For my starter for the Cookbook Club, I honestly had a really hard time choosing what to make. I knew I wanted to make a salad but was looking for something seasonal. As soon as I saw the Charred Brussels Sprouts Salad with walnuts, gorgonzola and (a suggested variation, for colour!) apples, I knew this was the one! I was intrigued with the idea of shredding Brussels spouts, tossing them with olive oil and garlic and charring them under a broiler and was skeptical until I tasted them and loved the flavour and texture. I added in toasted pecans and walnuts, some blue cheese and sliced some apples very thinly for some extra colour (otherwise it would have been a brown dish). We all had seconds and Jan’s husband approved too 🙂 I’ll be using this technique again and making this very soon!
Jan was in charge of the main course and she, too, had trouble picking a recipe – there are, in some ways, too many (and they all sound so good!). Finally she settled on a vibrantly coloured and flavoured dish, perfect for a chilly winter evening – Noodles, Sweet Potatoes and Shrimp in Curry Broth.
This was a fabulous dish – we all thought the sweet potatoes were a bit odd in an Asian noodle soup dish but they actually worked really well. It’s a cross between a soup and a stew and the recipe variations include different proteins, different broths and making your own curry powder if you have the time! Jan added the peas for colour (um, can you tell we take photos of food?!) and they were a nice fresh touch too. One to remember, since I usually have these ingredients on hand and it’s a perfect quick winter weeknight dinner.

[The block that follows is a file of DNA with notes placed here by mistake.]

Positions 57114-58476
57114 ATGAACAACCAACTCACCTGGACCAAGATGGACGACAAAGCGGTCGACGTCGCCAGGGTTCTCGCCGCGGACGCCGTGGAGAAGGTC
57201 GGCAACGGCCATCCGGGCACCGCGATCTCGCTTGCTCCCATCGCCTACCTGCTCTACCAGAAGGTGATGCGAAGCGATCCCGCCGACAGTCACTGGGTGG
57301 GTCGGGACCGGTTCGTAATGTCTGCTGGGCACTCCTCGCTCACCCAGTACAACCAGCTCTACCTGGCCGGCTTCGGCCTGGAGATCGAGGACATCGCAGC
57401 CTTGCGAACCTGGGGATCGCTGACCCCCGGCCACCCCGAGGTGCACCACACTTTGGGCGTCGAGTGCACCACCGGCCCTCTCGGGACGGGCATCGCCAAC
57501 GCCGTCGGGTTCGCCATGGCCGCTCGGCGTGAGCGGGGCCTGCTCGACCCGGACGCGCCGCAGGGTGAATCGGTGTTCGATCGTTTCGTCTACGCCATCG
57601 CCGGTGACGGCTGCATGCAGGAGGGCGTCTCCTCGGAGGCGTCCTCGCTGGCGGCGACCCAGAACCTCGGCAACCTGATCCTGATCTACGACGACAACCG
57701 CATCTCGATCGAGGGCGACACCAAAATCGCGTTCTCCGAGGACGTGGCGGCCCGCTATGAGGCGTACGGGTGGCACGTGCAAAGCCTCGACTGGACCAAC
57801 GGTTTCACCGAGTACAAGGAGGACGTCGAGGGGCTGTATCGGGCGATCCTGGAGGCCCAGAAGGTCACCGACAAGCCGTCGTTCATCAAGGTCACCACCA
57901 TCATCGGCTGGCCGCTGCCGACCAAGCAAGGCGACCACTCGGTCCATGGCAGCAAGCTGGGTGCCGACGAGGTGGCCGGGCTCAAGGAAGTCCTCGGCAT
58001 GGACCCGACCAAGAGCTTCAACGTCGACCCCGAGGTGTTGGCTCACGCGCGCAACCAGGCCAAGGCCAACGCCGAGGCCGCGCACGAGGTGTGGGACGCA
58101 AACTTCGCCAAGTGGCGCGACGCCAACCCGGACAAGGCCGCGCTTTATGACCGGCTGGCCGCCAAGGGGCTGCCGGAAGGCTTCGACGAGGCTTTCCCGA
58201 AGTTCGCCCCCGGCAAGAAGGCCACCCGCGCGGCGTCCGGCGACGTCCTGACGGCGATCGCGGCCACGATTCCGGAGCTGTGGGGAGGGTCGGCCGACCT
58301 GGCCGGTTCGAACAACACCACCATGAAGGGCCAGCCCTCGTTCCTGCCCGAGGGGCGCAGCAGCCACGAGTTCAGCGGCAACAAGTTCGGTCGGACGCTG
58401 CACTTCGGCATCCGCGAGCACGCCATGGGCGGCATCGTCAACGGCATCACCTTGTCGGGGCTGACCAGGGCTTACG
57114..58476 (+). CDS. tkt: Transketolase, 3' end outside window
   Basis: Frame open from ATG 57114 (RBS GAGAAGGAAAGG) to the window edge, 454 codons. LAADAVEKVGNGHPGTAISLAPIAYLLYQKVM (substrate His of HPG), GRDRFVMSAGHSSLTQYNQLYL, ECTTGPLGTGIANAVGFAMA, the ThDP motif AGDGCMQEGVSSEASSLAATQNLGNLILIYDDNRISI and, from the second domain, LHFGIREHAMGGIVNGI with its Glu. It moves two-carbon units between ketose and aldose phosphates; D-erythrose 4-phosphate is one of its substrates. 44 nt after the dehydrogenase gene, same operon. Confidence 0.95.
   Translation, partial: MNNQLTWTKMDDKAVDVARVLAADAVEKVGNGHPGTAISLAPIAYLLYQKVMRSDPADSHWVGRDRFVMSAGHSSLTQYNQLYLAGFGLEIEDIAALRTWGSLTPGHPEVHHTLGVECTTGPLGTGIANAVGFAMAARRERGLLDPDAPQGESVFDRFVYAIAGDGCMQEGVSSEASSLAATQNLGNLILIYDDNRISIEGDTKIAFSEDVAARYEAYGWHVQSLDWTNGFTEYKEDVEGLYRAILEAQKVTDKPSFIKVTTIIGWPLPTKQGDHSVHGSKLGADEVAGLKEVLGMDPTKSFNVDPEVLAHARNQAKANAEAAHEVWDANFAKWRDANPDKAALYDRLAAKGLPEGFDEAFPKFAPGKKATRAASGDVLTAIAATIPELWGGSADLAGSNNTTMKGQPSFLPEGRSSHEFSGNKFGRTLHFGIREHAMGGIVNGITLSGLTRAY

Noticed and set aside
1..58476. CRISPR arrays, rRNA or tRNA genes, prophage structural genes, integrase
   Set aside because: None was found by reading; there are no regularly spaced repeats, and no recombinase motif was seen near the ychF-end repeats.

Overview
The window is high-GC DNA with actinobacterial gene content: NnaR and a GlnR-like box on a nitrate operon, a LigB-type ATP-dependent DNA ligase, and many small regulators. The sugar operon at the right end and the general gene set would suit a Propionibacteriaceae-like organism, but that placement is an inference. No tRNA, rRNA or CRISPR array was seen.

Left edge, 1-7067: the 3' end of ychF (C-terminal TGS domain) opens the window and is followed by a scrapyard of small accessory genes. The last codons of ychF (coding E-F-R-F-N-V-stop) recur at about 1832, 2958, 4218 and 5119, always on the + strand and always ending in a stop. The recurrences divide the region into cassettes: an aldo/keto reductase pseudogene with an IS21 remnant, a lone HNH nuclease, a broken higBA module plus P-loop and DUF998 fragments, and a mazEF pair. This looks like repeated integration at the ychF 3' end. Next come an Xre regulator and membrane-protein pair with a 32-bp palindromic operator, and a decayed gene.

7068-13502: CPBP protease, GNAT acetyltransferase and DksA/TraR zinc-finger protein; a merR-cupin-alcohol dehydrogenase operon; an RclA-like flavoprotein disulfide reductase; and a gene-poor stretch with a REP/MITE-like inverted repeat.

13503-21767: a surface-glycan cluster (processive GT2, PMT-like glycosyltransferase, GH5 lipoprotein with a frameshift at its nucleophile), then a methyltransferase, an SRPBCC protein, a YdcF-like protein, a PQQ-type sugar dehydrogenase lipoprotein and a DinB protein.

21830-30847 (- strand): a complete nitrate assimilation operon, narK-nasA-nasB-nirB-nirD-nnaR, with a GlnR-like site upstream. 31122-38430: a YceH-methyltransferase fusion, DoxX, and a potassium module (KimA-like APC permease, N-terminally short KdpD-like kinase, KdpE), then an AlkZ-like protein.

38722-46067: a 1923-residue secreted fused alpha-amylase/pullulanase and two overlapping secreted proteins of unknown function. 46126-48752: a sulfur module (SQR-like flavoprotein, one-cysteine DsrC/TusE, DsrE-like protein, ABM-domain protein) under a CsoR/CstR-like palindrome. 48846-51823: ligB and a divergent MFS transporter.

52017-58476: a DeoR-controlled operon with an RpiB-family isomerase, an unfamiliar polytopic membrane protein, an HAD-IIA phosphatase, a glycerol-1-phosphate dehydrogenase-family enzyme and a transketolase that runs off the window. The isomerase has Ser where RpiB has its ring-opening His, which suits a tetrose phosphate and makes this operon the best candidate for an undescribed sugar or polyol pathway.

Though the starter and the main were excellent, Jen stole the show with her dessert. Taken from Bittman’s New York Times column, this Pan-Baked Lemon-Almond Tart is a winner.
It has kind of like a cornbread texture, it’s very moist and not overly sweet, it’s baked in a skillet and it’s gluten free, to boot!. This was so good that Jen’s Oliver requested a taste of the first version she made and she ended up having to make another for the Cookbook Book Club! An easy, tasty and gorgeous dessert – made in well under an hour. My kinda “fast food” 🙂
Get the recipe for Mark Bittman’s Pan-Baked Lemon-Almond Tart on NYT Cooking.
Verdict? For the first time in a long time, our choices weren’t really complementary – each dish was fabulous on its own but it’s not a menu I would repeat again. Would I make these dishes again separately? Indeed I would! No fancy ingredients, simple instructions and quick to prepare? This is a cookbook I could spend a lot of time with!
Interested in our Cookbook Book Club? So far we’ve enjoyed dinner with Marcella, dinner with Nigella, dinner with Ottolenghi, dinner with Maria Speck, dinner with Naomi Duguid, lunch with Jamie Oliver, a dessert party with Butter Baked Goods, dinner with Jacques Pépin, dinner with Smitten Kitchen, recipes from Rachel Khoo and last month we brunched with Donna Hay.
Canadians! Win a copy of How to Cook Everything Fast! Details here.
Disclosure: I was provided with a copy of How to Cook Everything Fast for review purposes. I was not asked to write about the book, nor am I being compensated for doing do. All opinions 100% my own.